Sunday, 29 November 2020
2016 in Review: Austmine CEO, Christine Gibbs Stewart
Austmine Limited
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2016 in Review: Austmine CEO, Christine Gibbs Stewart

As 2016 draws to a close on what has been a very interesting year for the mining industry here in Australia, Austmine’s CEO, Christine Gibbs Stewart, took some time out to summarise her thoughts on 2016 and what lies ahead for our sector in 2017.

2016: The Wheel has begun to Turn

2016 has been a big year – there is no doubt about that. At the beginning of 2016, I think that companies were hanging on for dear life and there was little clarity of what the year would bring. By mid-year there was a quite sense of optimism that the market was turning and by October green shoots were starting to appear, and these green shoots are now starting to bear revenue. 2017 for our industry, for the METS sector will be much more positive. Not because commodity prices have increased, but because there is a change happening in our industry which is both cultural and structural – and this is very exciting.

Strategic Innovation

Of course, when we look to the future of mining, technology, automation and the digital mine are still critical factors on the list of what will drive innovation and step-change across our sector. Drones, remote operation centres, driverless trucks, driverless trains, sensors, in-pit crushing, drill automation, real-time monitoring and the list goes on. The internet of things is already a force for change in our sector. Improved safety on site is a significant benefit of much of this technological advancement.

However, the conversation around technology has changed, where it is no longer seen by the sector as the silver bullet – technology alone will not fix our productivity, efficiency or cost problems. Instead, it’s how we leverage technology and its strategic importance to the business that has shifted the thinking, from technology and innovation being just another department, to sitting at the core of decision making and mapping out a future for our industry.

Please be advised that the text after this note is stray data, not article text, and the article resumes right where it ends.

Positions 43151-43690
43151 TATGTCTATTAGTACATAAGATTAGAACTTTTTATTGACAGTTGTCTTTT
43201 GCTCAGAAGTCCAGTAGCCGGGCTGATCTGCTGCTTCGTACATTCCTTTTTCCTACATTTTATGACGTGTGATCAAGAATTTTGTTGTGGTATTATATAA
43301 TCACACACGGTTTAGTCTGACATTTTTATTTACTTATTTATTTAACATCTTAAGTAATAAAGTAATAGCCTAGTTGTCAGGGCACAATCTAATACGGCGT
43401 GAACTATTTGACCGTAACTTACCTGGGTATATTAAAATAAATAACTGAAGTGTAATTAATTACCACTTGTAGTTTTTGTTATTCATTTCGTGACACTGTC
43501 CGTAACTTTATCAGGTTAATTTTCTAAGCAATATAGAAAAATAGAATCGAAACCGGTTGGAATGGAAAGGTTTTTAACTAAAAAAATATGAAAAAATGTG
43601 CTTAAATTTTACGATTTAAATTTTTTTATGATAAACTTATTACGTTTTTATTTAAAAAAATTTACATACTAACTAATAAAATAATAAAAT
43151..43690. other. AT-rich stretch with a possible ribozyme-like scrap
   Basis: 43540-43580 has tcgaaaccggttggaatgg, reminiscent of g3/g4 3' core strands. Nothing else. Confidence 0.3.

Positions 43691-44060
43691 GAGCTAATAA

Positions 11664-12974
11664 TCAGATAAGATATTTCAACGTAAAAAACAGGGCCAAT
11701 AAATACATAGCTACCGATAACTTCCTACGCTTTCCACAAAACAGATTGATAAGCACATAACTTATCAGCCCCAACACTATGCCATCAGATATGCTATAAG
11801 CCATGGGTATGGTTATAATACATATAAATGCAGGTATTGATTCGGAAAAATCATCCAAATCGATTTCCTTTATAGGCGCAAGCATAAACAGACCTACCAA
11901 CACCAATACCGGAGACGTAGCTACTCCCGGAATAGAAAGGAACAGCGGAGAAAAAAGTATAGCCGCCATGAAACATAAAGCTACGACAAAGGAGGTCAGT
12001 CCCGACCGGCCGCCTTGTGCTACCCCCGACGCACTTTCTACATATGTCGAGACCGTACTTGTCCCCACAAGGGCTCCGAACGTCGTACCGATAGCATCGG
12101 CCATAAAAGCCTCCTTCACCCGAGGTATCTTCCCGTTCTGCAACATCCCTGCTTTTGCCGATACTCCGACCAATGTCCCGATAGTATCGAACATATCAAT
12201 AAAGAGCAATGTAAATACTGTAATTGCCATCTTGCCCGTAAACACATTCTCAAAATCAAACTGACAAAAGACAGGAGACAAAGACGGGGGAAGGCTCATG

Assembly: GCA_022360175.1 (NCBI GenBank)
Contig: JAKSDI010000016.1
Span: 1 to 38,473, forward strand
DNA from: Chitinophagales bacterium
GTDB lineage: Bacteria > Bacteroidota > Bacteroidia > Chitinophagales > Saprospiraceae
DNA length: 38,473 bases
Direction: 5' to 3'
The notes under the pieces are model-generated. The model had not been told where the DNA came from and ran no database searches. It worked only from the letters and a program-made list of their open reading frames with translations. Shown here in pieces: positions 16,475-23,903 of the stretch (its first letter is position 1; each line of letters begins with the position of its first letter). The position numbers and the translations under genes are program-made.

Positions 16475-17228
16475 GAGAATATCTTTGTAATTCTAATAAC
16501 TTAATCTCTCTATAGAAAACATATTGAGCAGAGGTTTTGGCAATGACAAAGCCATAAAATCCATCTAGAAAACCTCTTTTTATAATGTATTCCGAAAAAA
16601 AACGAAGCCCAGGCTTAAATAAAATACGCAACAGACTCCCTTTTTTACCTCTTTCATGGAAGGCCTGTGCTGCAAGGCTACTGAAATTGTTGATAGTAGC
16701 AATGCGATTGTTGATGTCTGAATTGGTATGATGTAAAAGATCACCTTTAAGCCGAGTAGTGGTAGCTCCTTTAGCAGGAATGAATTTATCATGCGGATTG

Optimising the Whole System

The data deluge is absolutely rife in the mining sector. We’ve have big data for years and now we’re actually trying to use it! The term: “a single point of truth” has been used more in the sector in the last 3 months than the previous 30 years and the laser focus on data – how we collect it, display it, use it and move from reactivity around data findings to proactively predicting and driving operations through pattern analysis and learnings, is a big area.

There has been a significant amount of discussion this year around system interoperability, data transparency and the need for standardisation of data formats across the sector.

There are two entities working on this, and companies such as RungePincockMinarco, CAT, BHP and Schneider Electric are all on a committee with ISA to help evolve these standards to include articles not previously covered, due to the ISA’s roots in manufacturing. For example, stockpiles are being added as an article. This group is mostly focused on the business planning, logistics, operational planning and execution elements of integration.